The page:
We all know there’s good and bad debt. Mortgages are sometimes referred to as “good” debt, while credit cards tend to be referred to as “bad” debt because of the high interest rates and large amount of fees attached.
But where do car loans come in?
Some people argue that since auto loans are backed by the value of the car and the interest rate is very low, it makes good financial cents (ha!) to buy them. Others say it’s better to buy a used vehicle.
Whichever opinion you side with, car loans are still considered consumer debt, but they’re in a category all their own. Here’s how car loans affect your credit score:
A New Mix of Credit on Your Report
Your overall credit score is made up of several different sections, and about 10% of your credit score reflects the type of credit you’ve utilized. For instance, credit cards represent one type of credit usage, car loans make up another portion and mortgages round out the bunch.
The overall goal is to mix up your credit with different types of loans, so you can increase your credit history and subsequently your credit score.
Having a car loan on your report shows a new mix of credit, and can help improve your overall credit report. Additionally, if you make payments om time it shows you’re less of a risk to loan officers and banks.
A Good Measurement of Responsible Credit Usage
For some people, the progression of using credit to build a solid history for making large purchases such as buying a home begins with an auto loan. Applying — and getting approved — for a credit card is a very simple process, but getting approved for a car loan is a bit more difficult. If your credit report shows evidence of on-time payments on your car loan, it will help increase your credit score.
Having a good history and no late payments shows you’re a responsible borrower and someone who could pay a future mortgage fairly easy. (Even one late payment can hurt your score)
If you have any problem paying your auto loan and your car gets repossessed, that will be an indication to banks that you will struggle to make larger payments for something like a mortgage, and it will make your credit score go down.
A car loan is often a step in the process for proving your credit worthiness, so make sure you’re ready to take on that responsibility before you make the leap.
Little Room for Underwater Car Loans
Much like the housing market, the automotive industry has been all over the place, and many people have been caught with cars that are worth less than the amount they owe on the loan.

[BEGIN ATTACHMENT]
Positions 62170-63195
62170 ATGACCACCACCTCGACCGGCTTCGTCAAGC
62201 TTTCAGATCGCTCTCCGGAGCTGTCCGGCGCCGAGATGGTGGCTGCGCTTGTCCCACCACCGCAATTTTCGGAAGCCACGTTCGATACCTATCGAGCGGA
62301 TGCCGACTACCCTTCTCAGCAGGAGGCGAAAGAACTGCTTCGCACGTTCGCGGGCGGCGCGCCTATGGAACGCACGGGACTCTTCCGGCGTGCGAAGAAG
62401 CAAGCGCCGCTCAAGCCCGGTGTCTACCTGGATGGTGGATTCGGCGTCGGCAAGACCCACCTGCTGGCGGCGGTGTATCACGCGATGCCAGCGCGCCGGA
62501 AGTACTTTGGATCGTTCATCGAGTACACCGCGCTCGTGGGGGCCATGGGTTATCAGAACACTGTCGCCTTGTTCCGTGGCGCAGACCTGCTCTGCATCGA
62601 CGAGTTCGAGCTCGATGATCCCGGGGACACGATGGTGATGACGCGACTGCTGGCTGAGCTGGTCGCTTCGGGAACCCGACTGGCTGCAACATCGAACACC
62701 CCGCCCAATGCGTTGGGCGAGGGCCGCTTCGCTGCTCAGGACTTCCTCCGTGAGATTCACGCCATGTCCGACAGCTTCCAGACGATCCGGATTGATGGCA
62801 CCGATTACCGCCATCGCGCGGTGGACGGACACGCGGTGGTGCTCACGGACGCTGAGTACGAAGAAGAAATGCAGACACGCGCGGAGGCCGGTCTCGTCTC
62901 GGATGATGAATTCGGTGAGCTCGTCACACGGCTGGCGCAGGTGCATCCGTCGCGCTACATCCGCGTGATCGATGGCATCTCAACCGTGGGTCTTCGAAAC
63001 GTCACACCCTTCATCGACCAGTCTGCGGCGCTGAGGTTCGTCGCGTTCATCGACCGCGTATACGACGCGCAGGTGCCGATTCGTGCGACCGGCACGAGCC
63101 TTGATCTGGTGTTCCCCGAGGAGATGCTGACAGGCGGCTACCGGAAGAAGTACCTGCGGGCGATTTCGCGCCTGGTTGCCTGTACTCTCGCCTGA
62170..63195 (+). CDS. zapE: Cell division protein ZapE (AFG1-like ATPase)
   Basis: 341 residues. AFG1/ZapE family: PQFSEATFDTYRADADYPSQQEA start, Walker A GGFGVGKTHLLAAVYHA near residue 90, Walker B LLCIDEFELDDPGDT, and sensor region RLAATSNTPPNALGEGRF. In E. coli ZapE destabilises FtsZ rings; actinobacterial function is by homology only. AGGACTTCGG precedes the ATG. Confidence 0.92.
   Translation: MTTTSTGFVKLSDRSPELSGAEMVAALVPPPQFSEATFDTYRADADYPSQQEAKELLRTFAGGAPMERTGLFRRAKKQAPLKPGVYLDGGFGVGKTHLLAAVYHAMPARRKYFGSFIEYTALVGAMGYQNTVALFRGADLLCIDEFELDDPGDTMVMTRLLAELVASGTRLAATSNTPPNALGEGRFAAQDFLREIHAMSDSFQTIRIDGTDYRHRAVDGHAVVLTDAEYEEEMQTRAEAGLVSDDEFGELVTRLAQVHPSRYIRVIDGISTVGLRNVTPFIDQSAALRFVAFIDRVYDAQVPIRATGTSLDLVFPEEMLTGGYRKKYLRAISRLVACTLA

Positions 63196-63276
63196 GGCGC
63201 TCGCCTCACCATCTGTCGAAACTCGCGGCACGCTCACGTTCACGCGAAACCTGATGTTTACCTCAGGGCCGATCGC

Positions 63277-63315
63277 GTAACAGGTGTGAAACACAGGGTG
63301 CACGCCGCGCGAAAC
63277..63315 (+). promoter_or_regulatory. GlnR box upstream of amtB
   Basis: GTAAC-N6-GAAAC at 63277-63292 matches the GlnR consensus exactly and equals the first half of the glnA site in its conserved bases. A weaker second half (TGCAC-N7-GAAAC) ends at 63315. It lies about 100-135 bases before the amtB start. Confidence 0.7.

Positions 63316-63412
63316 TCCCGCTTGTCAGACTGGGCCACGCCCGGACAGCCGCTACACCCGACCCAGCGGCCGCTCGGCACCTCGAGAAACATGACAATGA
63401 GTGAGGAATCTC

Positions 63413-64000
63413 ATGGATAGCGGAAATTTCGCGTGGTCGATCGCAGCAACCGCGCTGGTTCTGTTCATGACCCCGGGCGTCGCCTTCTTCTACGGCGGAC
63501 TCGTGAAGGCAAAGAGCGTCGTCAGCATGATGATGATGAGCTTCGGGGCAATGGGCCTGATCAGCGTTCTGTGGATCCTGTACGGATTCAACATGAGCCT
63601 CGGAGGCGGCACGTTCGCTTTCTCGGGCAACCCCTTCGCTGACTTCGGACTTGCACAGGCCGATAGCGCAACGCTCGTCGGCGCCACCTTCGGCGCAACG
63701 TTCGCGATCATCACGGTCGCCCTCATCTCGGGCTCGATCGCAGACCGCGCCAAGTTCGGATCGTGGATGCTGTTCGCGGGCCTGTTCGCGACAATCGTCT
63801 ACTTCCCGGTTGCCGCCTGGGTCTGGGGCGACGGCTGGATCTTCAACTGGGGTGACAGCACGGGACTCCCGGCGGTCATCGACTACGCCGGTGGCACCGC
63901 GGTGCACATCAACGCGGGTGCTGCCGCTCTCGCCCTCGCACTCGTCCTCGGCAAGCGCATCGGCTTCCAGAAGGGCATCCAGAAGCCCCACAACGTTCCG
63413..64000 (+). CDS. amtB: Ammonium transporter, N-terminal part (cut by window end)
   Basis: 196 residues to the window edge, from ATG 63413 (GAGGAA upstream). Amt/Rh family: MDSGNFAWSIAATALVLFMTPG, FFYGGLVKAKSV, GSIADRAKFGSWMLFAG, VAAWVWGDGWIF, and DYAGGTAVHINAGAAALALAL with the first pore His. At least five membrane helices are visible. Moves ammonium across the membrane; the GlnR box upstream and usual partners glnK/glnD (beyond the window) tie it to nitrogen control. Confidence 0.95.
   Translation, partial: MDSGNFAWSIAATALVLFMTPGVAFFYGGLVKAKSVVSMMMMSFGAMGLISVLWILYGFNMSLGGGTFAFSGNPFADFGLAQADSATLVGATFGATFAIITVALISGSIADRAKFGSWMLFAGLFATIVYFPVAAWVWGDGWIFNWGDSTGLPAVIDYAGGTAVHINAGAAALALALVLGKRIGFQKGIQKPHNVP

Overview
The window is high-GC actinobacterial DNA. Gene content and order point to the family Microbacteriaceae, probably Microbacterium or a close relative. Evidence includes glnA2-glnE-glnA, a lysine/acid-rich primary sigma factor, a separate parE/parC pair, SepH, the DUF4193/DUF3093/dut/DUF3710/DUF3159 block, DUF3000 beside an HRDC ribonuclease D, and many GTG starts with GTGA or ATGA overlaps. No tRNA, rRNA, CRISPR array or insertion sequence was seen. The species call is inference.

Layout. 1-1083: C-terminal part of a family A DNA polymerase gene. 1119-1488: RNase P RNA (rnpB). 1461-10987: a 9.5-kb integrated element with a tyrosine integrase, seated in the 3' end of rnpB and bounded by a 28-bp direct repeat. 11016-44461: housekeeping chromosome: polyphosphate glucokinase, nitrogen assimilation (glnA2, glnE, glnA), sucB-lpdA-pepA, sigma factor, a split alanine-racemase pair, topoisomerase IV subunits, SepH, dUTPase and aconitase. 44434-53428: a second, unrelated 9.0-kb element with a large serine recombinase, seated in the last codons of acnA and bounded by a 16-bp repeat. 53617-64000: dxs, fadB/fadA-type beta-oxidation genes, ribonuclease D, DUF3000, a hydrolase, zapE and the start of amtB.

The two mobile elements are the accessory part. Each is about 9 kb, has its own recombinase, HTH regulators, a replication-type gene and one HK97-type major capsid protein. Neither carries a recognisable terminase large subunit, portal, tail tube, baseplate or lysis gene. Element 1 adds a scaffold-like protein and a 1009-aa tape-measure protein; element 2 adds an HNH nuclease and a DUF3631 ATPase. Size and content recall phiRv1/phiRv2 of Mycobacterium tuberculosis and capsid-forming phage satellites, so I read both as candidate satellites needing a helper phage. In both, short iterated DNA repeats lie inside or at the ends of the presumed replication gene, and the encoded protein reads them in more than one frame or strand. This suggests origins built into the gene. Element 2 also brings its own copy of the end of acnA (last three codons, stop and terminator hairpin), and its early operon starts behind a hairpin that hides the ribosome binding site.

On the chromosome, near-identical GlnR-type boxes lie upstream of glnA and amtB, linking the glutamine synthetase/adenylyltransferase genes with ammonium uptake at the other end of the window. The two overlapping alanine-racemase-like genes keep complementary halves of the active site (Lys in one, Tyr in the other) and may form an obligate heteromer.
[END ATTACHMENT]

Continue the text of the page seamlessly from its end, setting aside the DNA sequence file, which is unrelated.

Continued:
Having a car loan that’s underwater, can reflect badly on your credit report. So it’s important to understand that taking out a car loan is risky if there’s any chance you won’t be able to pay, even in the event of an accident or other emergency.
I have some personal experience with this: I was almost forced into this situation when I got into a bad car accident that totalled 3 cars. A lady ran a stop sign and hit a car that hit me. And to make matters worse, she didn’t have insurance!
In situations like these, if you don’t have an emergency fund, or good car insurance coverage, you could be forced into a bad situation financially — and your credit report won’t easily forgive it.
Refinancing Your Car Loan is a Hard Inquiry
When you apply to refinance your car loan, it could potentially save you money by lowering your interest rate (though be sure to read the fine print on those offers of 0% interest).
But it’s important to know that refinancing does cause a hard inquiry on your credit report. A hard inquiry is when a financial institution or lender does a credit check to see whether or not you’d make a good candidate for the loan. Every hard inquiry will drop your score by a few points and remains on your credit report for two years.
If you do “loan shopping” and get quotes from a few different lenders in a short period of time (usually 30 days) the credit bureaus will often treat this as just one hard inquiry. But if you spend 6 months looking at refinancing options, that will likely result in several hard inquiries on your credit report. For this reason, it’s a good idea to limit any applications to the same 30-day period. Multiple hard inquires can significantly decrease your credit score over time and show that you might be desperate for credit.
How Car Loans Affect Your Credit
An auto loan can be used as a good tool for proving your credit worthiness, and your ability to pay back a larger debt. But it can backfire if you can’t make the payments or get stuck with an underwater car loan in the “new every two” cycle of buying new vehicles.
Like with any other debt, it’s important to understand the risks involved before taking on that challenge, and to use it strategically towards building credit and a solid financial history.
Image credit: iMorpheus’ photostream